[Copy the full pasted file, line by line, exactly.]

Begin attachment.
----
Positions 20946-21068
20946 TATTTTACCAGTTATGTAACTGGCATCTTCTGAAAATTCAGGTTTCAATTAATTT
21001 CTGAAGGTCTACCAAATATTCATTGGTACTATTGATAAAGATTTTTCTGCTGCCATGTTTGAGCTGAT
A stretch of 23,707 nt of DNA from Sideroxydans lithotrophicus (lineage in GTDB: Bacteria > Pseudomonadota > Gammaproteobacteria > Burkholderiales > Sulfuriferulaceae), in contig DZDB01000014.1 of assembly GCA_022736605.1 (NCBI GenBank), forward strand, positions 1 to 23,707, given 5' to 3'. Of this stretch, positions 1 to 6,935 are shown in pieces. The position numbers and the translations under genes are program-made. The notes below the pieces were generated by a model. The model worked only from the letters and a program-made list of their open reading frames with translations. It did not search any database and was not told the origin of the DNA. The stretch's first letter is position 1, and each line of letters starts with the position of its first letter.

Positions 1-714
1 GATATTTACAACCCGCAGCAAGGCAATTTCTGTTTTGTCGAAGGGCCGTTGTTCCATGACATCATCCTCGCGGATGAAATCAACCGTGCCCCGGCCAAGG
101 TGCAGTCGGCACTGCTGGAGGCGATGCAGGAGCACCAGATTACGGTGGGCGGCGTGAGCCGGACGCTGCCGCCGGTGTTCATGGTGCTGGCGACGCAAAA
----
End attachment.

Positions 20946-21068
20946 TATTTTACCAGTTATGTAACTGGCATCTTCTGAAAATTCAGGTTTCAATTAATTT
21001 CTGAAGGTCTACCAAATATTCATTGGTACTATTGATAAAGATTTTTCTGCTGCCATGTTTGAGCTGAT
A stretch of 23,707 nt of DNA from Sideroxydans lithotrophicus (lineage in GTDB: Bacteria > Pseudomonadota > Gammaproteobacteria > Burkholderiales > Sulfuriferulaceae), in contig DZDB01000014.1 of assembly GCA_022736605.1 (NCBI GenBank), forward strand, positions 1 to 23,707, given 5' to 3'. Of this stretch, positions 1 to 6,935 are shown in pieces. The position numbers and the translations under genes are program-made. The notes below the pieces were generated by a model. The model worked only from the letters and a program-made list of their open reading frames with translations. It did not search any database and was not told the origin of the DNA. The stretch's first letter is position 1, and each line of letters starts with the position of its first letter.

Positions 1-714
1 GATATTTACAACCCGCAGCAAGGCAATTTCTGTTTTGTCGAAGGGCCGTTGTTCCATGACATCATCCTCGCGGATGAAATCAACCGTGCCCCGGCCAAGG
101 TGCAGTCGGCACTGCTGGAGGCGATGCAGGAGCACCAGATTACGGTGGGCGGCGTGAGCCGGACGCTGCCGCCGGTGTTCATGGTGCTGGCGACGCAAAA